Sean is a drumming powerhouse, and member of the band Pissed Jeans. All of the members of the band are parents of young children, but the group remains active and ferocious as ever. Sean spoke with me about carving out time to prioritize music while raising his son.
Please tell us about both your creative life/practice and your experience with parenting.
My name is Sean McGuinness and I live with my girlfriend Erin in South Central Philadelphia. She manages a small restaurant group 5-7 days a week. Together, we have a 3-and-a-half-year-old son named Iggy. I play the drums in Pissed Jeans; we practice infrequently. This year we have played 16 shows, nine of which have not been in America. Two of them we played on the same day and one was in Atlanta, a place we had never played before. I would like to believe that we are halfway done writing songs for a new record.
I started playing solo shows at the end of 2014, mainly to regularly to put myself into varied situations of tangible discomfort and vulnerability, and to see how I dealt with that.
Over the last six years, I have slowly worked with my buddy Chris to put together and finalize 18 minutes worth of music. If you are keeping track, that is 3 minutes per year. We just got it mastered and it sounds sweet.
I have recently been emboldened by a newly rekindled working relationship with my old pal Mike. We work very well together, fluidly and really without thoughtless judgement, so far. I hope we continue to make tunes that we really enjoy listening to, it would be a shame to cancel the jamming on an account of hating everything we make!
Parenting and music have a lot of parallels I think. There are many methods to yield many results. Just because something worked one day doesn't mean its gonna work the next day. There is a lot of compromise and teamwork and shifting of the weight. A lot of it can be very boring, uninspired and barely an excuse for killing time. When I manage to string together a series of small victories, it can make some of the dirge fall away. The argument could be made that listening is paramount in both fields.
What were some of the fears you had (if any) about how becoming a parent would impact your creative life? Would you say now, in retrospect, that they were well founded?
My desire to make music is like a leaky faucet that I am content to let drip away. I can ignore it for periods of time, but it always ends up capturing my attention. I actually really like this feature of my inner musicality, there as a reminder that sometime very soon I'm gonna need to tend to that. I am happily addicted. I fear a situation later in life that would require having to shut it off all the way for longer than I'm comfortable with. I don't know what that situation is, when it would come or even how to prepare for it. I have no idea if this is a well rounded fear or not.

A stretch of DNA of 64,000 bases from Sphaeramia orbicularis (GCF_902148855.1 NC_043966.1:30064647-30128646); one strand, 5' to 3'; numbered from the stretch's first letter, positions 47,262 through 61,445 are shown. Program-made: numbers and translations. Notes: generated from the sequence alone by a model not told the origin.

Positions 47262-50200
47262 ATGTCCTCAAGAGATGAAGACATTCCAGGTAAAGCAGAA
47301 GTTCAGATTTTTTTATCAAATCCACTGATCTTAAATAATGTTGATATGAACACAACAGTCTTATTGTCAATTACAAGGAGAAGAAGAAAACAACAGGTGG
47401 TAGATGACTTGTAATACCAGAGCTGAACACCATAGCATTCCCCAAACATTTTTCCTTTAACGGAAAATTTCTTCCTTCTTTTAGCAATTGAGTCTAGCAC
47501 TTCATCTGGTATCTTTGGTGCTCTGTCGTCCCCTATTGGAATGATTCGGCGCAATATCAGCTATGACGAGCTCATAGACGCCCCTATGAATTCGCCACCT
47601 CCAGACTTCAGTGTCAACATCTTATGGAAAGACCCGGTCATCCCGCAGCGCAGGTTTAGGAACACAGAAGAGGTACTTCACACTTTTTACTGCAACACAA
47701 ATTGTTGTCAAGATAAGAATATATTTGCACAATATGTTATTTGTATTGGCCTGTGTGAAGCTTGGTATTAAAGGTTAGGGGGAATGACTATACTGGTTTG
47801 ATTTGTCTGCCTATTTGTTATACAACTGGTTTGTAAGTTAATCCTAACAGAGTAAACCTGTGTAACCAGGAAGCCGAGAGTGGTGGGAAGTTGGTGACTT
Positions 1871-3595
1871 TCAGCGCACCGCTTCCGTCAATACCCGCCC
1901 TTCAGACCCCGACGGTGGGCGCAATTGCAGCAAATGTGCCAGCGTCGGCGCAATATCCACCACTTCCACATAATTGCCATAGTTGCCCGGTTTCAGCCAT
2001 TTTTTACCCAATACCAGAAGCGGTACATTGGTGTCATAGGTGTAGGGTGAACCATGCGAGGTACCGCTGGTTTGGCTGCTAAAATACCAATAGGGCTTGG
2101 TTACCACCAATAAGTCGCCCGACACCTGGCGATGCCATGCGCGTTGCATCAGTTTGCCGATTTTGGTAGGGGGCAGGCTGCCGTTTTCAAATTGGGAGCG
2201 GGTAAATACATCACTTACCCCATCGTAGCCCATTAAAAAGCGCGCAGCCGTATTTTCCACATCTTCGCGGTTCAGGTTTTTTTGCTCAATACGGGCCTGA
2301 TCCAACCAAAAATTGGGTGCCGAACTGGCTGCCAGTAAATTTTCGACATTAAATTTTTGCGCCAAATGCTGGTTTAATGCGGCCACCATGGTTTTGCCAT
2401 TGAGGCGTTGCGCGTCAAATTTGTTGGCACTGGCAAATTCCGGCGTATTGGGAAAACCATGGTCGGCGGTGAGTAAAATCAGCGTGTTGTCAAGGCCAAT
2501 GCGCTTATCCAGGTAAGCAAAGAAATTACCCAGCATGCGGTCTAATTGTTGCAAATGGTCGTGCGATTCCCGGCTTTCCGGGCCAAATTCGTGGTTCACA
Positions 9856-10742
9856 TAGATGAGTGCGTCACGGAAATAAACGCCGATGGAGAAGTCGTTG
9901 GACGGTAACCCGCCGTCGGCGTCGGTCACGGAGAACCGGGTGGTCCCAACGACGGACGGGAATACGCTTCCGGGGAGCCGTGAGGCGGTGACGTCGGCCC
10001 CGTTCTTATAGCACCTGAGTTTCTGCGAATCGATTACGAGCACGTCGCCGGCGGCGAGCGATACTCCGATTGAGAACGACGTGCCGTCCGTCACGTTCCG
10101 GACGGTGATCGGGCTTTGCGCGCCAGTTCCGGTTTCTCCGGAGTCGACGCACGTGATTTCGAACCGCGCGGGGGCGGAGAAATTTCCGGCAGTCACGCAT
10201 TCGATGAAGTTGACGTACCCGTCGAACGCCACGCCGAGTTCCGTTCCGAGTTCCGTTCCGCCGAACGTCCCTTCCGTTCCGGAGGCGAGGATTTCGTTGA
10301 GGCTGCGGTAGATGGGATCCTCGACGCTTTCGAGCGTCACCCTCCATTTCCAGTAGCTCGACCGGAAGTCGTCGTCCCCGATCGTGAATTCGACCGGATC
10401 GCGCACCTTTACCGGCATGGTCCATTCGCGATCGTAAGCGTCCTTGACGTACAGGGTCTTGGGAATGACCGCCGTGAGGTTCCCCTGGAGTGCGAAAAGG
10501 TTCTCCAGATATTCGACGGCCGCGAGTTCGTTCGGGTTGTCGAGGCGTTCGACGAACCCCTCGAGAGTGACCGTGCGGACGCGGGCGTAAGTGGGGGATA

What does your creative life look like currently? How is it different from before you were a parent?
I work towards 10-12 hours of actual playing time per week between band practices and working by myself in the basement or playing with whoever agrees to make some time to get together and blow off a little steam. Every time I sit down to work I try to make something new, whether it's crappy or not. That is the hardest goal to consistently meet.
I view time differently as a parent than when I was just a dude. I scrutinize it. It's more valuable to me now than ever before, both in a cosmic sense and on a daily level. It's devastating to feel like I'm wasting it, but that still happens and that also needs to be coped with. One of the worst parental conundrums I have faced is having an odd extra free hour of time and not knowing how to use it. Not long after our son was born, I vividly remembered a forgotten childhood goal - that when I grew up, I was just going to hang out with my friends and play music with them all of the time. That has since transformed into an ultimate adult goal.
How do you carve out time and space for your creative practice as a parent?
The space is usually there, we just need to dedicate the time to it. Then, when the time comes, do the work. There is an element of compromise to it, with lovers or families or bandmates. None of it matters if I fail to follow through. More often than not, when it's time to practice, all of a sudden I just won't be in the mood or feel like I'm not very creative that day, or find some other mundane chore that I can take care of "real fast." That's when it's the most important to sit down and play, do the work, fight through that.
What kinds of adjustments did you make to your creative practices when you became a parent?